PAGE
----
07 September 2011

Foetal alcohol spectrum disorders

Foetal alcohol spectrum disorders (FASD) is a group of birth defects that is only found in babies of mothers who drink alcohol during pregnancy.


Foetal alcohol spectrum disorders (FASD) is a group of birth defects that is only found in babies of mothers who drink alcohol during pregnancy. Here are some of the vital questions regarding FASD and the answers:

How is FASD prevented?

  • FASD is prevented if the mother does not drink alcohol during pregnancy.
  • FASD is 100% preventable.  No alcohol for mom during pregnancy then no FASD for baby.
  • FASD is 100% permanent.  The damage done by the alcohol cannot be undone.

The safest choice for your unborn baby is not to drink any alcohol when you are pregnant.

How does alcohol get to the unborn baby?

Everything the mother eats and drinks goes into her stomach and through the bloodstream to the unborn baby in the womb.

How does alcohol harm the unborn baby?

Alcohol damages the unborn baby’s forming body and brain resulting in many types of birth defects.

Will it make a difference if a pregnant woman stops drinking anytime during the pregnancy?

  • It is best to stop drinking alcohol when you are planning to have a baby.
  • Alcohol harms an unborn baby in different ways at different times during the pregnancy.
  • If you stop drinking alcohol at any stage it will make a difference to the baby.

Will the baby get FASD if the mother does not drink alcohol?

The baby willnot get FASD if the mother does not drink alcohol.

Will alcohol always harm the baby?

  • Alcohol can cause damage to the unborn baby even before the woman knows she is pregnant.
  • Alcohol can continue to harm the baby until the baby is born.
  • It is never too late to stop drinking during pregnancy.
  • No amount of alcohol is safe for the unborn baby.

Can all types of alcohol harm the baby?

Yes, any and all types of alcohol can cause birth defects:

Beer, wine, ciders, spirits, alcoholic spirit coolers, shandy, milk stout, vodka, gin, brandy, whisky, sherry – ALL TYPES OF ALCOHOL CAN DO HARM.

Where do you go if you are worried your baby/child has FASD?

Go to the clinic and ask that your child be tested

Who can say if a child has FASD?

Only a specially trained doctor using sophisticated tests can determine if a child has FASD.

What is the role of the man when his female partner is pregnant?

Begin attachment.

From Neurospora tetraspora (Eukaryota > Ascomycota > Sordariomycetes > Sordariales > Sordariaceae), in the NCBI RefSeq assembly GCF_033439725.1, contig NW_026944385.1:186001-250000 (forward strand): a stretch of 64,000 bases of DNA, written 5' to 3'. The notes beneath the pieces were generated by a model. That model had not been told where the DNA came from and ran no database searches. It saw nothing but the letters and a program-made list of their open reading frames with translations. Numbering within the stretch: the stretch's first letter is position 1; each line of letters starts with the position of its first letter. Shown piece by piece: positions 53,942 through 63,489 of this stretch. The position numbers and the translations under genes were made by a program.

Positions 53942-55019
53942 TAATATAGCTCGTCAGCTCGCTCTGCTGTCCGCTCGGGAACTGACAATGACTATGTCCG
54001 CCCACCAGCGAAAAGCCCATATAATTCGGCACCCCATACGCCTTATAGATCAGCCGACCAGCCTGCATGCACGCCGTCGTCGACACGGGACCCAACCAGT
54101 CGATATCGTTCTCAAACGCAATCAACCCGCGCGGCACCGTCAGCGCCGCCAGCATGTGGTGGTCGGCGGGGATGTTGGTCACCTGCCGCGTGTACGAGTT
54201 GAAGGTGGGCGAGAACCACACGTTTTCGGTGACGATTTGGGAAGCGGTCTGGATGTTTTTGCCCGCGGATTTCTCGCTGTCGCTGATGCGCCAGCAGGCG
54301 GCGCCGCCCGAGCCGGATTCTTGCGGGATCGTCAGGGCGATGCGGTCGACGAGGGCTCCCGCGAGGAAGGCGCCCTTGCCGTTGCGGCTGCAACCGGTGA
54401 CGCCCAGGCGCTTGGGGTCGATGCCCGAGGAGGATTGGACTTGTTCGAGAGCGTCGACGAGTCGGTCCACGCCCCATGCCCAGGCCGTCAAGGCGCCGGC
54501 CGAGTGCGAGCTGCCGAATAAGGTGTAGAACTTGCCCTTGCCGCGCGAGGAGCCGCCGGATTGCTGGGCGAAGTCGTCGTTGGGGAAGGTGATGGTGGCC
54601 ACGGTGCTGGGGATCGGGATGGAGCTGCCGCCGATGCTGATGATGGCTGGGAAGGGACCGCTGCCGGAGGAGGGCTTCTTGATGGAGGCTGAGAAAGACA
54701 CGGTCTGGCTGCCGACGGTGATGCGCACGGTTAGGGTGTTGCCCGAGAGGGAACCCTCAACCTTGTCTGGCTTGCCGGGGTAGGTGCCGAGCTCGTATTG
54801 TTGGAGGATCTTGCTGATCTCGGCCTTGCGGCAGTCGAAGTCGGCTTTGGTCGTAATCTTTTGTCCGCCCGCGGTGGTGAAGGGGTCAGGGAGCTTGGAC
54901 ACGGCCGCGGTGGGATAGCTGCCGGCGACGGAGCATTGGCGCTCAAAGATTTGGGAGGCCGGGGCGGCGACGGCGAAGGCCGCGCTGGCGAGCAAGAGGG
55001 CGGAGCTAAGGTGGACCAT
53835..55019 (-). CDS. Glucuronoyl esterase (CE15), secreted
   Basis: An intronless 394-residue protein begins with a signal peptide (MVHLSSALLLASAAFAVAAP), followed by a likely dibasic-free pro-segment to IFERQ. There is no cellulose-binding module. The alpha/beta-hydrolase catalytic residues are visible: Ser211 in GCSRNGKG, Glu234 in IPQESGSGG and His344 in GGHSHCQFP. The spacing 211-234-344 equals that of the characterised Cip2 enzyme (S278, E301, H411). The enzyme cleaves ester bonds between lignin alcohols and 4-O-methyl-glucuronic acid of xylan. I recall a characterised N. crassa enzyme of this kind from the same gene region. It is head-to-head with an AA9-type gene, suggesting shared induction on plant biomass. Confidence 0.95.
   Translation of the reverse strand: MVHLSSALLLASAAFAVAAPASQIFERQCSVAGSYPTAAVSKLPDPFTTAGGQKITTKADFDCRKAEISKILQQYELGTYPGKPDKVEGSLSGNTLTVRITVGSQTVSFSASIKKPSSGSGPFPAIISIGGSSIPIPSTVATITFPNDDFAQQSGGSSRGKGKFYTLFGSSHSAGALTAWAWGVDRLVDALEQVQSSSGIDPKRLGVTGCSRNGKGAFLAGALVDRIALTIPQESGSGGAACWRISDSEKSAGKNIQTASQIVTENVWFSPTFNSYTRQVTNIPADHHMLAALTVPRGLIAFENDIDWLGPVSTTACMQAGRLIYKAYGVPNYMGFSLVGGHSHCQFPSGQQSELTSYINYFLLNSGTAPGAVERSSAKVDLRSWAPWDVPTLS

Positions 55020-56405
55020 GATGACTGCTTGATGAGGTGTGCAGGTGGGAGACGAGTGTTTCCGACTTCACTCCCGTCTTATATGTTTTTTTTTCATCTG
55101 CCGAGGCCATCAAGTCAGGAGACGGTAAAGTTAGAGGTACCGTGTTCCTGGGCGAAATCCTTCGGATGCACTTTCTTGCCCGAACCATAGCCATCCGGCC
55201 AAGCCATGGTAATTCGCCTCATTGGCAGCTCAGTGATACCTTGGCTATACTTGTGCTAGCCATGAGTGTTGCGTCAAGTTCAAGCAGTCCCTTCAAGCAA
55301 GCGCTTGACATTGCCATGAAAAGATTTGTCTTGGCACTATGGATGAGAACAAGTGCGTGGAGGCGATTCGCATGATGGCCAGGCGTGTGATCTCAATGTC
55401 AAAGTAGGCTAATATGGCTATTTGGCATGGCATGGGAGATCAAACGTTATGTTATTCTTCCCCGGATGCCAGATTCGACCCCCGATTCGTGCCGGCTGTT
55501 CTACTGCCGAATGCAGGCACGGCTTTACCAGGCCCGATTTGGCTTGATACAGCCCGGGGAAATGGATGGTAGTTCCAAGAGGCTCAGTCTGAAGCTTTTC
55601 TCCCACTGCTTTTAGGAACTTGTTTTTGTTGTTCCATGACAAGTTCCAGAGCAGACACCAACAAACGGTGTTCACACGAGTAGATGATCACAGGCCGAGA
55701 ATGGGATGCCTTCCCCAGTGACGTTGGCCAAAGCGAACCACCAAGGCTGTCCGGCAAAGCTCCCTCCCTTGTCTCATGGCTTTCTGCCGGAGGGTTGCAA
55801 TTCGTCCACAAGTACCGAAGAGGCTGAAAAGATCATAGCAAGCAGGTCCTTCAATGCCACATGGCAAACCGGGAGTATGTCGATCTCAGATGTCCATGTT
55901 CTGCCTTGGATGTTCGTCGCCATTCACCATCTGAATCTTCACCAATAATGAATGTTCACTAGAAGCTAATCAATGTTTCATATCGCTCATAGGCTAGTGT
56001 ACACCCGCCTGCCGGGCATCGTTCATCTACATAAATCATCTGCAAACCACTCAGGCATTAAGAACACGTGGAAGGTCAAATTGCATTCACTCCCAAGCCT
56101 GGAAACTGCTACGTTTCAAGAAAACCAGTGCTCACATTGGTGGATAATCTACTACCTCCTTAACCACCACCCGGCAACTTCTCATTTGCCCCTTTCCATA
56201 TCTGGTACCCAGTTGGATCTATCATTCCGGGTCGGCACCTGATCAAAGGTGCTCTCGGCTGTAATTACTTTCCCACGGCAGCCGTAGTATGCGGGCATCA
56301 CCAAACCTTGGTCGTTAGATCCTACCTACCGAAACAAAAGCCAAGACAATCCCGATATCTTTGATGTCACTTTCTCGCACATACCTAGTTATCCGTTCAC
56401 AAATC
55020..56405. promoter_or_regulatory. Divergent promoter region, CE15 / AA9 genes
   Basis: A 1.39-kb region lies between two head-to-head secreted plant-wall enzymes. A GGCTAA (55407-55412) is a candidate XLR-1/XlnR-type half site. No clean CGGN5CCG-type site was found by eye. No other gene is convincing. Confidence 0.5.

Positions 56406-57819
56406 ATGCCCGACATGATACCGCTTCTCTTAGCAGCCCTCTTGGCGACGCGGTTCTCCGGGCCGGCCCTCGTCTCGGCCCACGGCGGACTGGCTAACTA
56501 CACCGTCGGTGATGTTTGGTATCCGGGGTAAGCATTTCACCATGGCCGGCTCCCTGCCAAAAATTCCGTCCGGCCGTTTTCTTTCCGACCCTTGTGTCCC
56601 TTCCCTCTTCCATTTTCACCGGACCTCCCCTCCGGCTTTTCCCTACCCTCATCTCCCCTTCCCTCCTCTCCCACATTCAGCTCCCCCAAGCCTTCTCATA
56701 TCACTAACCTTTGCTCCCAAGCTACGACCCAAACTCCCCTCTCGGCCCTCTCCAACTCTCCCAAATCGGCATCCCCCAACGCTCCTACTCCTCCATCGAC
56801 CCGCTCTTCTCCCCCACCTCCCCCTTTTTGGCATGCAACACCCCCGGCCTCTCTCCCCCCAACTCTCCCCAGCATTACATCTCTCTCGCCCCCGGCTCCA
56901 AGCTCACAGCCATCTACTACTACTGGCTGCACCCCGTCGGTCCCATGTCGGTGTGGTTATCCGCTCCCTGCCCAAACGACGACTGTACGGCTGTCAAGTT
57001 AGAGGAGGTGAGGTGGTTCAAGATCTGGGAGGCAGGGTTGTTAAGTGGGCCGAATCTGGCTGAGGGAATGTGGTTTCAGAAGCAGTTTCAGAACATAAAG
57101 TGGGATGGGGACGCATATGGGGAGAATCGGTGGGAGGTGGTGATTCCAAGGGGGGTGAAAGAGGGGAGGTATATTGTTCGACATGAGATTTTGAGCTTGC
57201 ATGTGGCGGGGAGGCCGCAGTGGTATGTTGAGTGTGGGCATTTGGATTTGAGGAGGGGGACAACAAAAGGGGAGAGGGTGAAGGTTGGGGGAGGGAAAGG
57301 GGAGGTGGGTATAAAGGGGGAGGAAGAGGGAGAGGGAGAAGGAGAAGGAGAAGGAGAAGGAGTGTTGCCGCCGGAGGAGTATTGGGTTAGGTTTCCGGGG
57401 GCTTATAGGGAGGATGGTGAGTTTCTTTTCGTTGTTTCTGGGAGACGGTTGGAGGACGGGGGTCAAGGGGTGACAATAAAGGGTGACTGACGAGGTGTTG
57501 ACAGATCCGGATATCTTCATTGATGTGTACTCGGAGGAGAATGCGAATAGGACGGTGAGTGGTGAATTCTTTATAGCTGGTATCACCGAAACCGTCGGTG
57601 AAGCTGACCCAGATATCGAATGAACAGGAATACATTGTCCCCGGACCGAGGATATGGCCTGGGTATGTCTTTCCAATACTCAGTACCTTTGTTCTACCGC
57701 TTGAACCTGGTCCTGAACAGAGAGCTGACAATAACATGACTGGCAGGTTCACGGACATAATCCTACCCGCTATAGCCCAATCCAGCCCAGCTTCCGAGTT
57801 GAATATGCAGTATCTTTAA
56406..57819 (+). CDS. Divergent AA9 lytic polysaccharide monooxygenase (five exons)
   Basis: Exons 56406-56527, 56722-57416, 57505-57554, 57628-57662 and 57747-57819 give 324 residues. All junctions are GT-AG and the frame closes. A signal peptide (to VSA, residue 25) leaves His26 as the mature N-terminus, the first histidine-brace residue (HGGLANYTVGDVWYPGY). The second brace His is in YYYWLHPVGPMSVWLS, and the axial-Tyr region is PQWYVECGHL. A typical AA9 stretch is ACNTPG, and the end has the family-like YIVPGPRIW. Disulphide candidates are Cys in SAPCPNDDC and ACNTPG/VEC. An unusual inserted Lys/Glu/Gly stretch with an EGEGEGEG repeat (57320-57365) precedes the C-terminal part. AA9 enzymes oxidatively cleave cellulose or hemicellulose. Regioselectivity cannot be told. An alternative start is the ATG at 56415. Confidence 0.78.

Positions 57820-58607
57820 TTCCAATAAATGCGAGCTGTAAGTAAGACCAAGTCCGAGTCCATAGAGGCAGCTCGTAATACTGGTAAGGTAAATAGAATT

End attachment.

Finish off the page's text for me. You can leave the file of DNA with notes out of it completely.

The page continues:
• Persuade her not to drink
  • Encourage her to go for help if she cannot stop drinking
  • Respect her wish when she decides not to drink
  • Help the pregnant woman to enjoy alcohol free activities
  • Ban alcohol from your house
  • Speak to a man you trust to learn how to be a better husband and father
  • Show solidarity! Give up alcohol for 9 months
  • Celebrate special occasions without alcohol
  • Planning a baby? Ban alcohol

Where do I go for help?

If you need help to control your alcohol intake, drug misuse and smoking then speak to:

  • Local community structures e.g. women’s groups
  • Narcotics Anonymous or Alcoholics Anonymous
  • Social worker
  • Mental health nurse
  • Places of worship
  • Religious leader

Don’t go it alone.  Seek help.

Do FASD babies develop like normal babies?

  • A FASD baby can be born early before his/her due date.
  • These babies have a low birth weight and are weak and sickly.
  • They are slow in reaching milestones e.g. sitting, walking, and talking.

How does a child with FAS cope at school?

A child with FASD does not cope well at school. They find it difficult to concentrate and have to be taught the same skills many times.  It is important to have a child assessed early so that help can be given.  They have difficulty knowing right from wrong.  FASD children will have physical and intellectual problems their entire lives.

What is International FASD Day?

FASD Day is Foetal Alcohol Spectrum Disorders Day celebrated every year on 9 September. 

Why are bells rung at 09:09 on 9 September?

Annually at nine minutes past nine on 9 September, people are encouraged to ring bells as part of the International call for each time zone across the world to create awareness and focus attention on the fact that any alcohol drunk by women during the nine months of pregnancy, will affect the unborn baby. 

If you don’t have a bell you can ring door bells, cell phones, jingle keys or stamp your feet – make a noise to spread the FASD message. 

What is the FASD message you must pass on to others?

No alcohol during pregnancy means the unborn baby will not have FASD. 

(FASD Task Team, September 2011) 

More information:

Foetal alcohol syndrome

The FASD Task Team:

Fetal Alcohol Syndrome Information Centre (FASIC)

082 5099 530 or

Pebbles Project

072 4722 797 or


FAS Prevention Study

021-938 9345    

Medical Research Council

021-938 0407    

Health Promotion, City of Cape Town

021-938 8239    

Health Promotion (MDHS)

021-483 9915    



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